President Barack Obama’s top cybersecurity adviser is leaving the door open for major changes to occur at U.S. Cyber Command before November’s presidential election.
“As the cyber threat landscape has evolved, we have continued to review whether keeping the NSA Director and the Commander of [U.S.] Cyber Command together as one, dual-hatted position is the most effective structure approach,” Michael Daniel, White House cybersecurity coordinator, tells FedScoop.
Daniel’s remarks come after a Reuters report last week suggesting the Obama administration is reviewing a plan to elevate the status of the Pentagon’s Cyber Command. Such a move would effectively detach the organization from the NSA’s purview and give it greater autonomy and operational authority to conduct missions.
As a unified combatant command, Cyber Command would hold powers equal to U.S. Strategic Command, but be solely focused on cyber-related missions. If upgraded, an independent Cyber Command would likely no longer be led by current NSA Director Michael Rogers. Instead, a new military commander would be installed at the top, Reuters reported.
Notably, the reported plan would be pursued from within the executive branch, rather than through an amendment proposed in the National Defense Authorization Act that remains stalled in Congress.
“We are constantly reviewing if we have the appropriate organizational structures in place to counter evolving threats, in cyberspace or elsewhere,” Daniel said.
When House lawmakers introduced a proposed amendment to elevate Cyber Command within the 2017 NDAA earlier this year, the move was subsequently criticized by the White House, claiming that authority to establish unified combatant command rests in the executive branch.
Another bipartisan group of Senators — which included participation from members like Steve Daines, R-Mont., and Mark Warner, D-Va. — also advocated for Cyber Command’s status upgrade through a similar amendment to the Senate’s version of the NDAA.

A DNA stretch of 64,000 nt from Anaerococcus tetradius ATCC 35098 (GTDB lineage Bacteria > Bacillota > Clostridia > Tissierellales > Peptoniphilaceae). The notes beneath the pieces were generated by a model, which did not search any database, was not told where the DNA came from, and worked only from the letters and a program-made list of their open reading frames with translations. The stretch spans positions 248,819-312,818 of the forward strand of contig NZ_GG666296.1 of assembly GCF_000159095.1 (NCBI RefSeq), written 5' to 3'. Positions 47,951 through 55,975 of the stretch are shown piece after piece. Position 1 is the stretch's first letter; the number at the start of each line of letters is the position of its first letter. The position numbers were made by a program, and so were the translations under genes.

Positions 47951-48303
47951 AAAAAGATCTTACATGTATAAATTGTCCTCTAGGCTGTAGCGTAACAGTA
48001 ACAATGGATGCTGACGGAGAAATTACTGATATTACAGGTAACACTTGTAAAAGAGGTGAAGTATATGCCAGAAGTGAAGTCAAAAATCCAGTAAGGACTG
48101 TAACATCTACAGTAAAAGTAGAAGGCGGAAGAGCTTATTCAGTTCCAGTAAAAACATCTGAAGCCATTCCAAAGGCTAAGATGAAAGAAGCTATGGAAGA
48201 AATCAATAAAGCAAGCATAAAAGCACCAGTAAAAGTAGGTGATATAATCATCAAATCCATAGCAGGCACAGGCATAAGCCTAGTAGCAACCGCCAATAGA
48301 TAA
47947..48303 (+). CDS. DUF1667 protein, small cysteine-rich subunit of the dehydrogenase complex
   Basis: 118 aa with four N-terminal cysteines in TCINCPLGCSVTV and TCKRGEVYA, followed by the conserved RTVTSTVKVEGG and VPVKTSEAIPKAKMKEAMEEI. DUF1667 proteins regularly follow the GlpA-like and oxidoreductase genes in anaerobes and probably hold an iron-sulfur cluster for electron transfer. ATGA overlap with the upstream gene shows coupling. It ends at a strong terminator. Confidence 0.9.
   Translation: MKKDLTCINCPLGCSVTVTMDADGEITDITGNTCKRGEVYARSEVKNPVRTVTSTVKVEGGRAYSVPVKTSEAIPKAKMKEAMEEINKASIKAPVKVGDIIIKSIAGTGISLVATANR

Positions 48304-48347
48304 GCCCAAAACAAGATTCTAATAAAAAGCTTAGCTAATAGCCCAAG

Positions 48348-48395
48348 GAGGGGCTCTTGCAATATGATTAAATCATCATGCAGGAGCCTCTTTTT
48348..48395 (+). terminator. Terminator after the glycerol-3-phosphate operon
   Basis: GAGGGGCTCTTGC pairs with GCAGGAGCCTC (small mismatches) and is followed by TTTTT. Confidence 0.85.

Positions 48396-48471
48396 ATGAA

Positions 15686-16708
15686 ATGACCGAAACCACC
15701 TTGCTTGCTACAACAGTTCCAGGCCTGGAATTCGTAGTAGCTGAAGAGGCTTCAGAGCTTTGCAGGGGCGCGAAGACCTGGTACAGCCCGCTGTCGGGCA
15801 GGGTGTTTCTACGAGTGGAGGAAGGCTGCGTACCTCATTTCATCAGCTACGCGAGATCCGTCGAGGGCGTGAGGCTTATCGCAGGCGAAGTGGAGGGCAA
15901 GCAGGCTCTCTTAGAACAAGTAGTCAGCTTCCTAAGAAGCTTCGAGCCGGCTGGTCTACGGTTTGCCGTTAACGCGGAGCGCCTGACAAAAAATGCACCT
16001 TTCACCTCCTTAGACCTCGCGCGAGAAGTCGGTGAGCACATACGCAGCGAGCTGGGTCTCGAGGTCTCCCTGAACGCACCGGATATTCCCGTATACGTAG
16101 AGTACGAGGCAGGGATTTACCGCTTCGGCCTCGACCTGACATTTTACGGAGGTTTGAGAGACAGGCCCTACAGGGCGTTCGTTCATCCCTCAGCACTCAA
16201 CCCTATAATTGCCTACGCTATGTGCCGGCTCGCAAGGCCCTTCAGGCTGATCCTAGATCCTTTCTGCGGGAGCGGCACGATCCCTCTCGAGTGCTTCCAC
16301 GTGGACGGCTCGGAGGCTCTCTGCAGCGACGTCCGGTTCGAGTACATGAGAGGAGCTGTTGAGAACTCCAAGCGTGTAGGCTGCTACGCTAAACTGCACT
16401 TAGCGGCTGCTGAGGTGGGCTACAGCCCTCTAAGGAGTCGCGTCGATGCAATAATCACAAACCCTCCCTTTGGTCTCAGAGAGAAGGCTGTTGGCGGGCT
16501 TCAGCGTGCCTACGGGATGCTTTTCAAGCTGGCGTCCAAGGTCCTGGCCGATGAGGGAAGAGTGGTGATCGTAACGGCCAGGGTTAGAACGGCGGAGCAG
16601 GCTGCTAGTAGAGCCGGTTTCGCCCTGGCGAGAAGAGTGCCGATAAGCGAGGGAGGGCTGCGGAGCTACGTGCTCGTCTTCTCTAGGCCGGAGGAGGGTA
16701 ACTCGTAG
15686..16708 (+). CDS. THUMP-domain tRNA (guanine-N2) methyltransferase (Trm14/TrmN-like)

“I have yet to hear from the [Obama] administration about how they will implement the Cyber Command change and what, if any, impact it will have on its relationship to NSA, which is a consideration,” Warner, a vocal supporter of Cyber Command, wrote in an email to FedScoop.
If the White House were to write an executive order that would eventually upgrade Cyber Command’s status, the decision will likely be made public later this month, as far away from a looming presidential election as possible, said Jamie Barnett, a former Deputy Commander for the Navy Expeditionary Combat Command.
When — not if — Cyber Command becomes its own shop, the organization’s structural transition will be gradual, said Barnett, who now serves as a partner in the cybersecurity practice of Venable, a D.C.-based law firm. Instead of a stark and immediate division, Cyber Command will more than likely continue to cooperate closely with the NSA.
“The two will still be located in the same building and I think you’ll continue to see this so-called dual hat status for a number of employees,” Barnett told FedScoop. “With that being said, they’ll need to figure out clear, official lines of authority.”
People within U.S. Cyber Command have long expected the organization to be elevated and many see Rogers’ end of tenure as the immovable deadline for said shift, according to Chris Cleary, a former senior U.S. Cyber Command planner who remains engaged with the organization as a contractor.
“No one [at Cyber Command] is surprised by the [Reuters report],” said Cleary, now a director of business development for Tenable Network Security. “The people I talk to agree it would be a positive step forward and one that this administration should execute.”
If Cyber Command’s status is indeed elevated, it could see increased funding and staffing resources as part of a five-year, $35 billion planned cyber spending spree announced by Defense Secretary Ash Carter in April.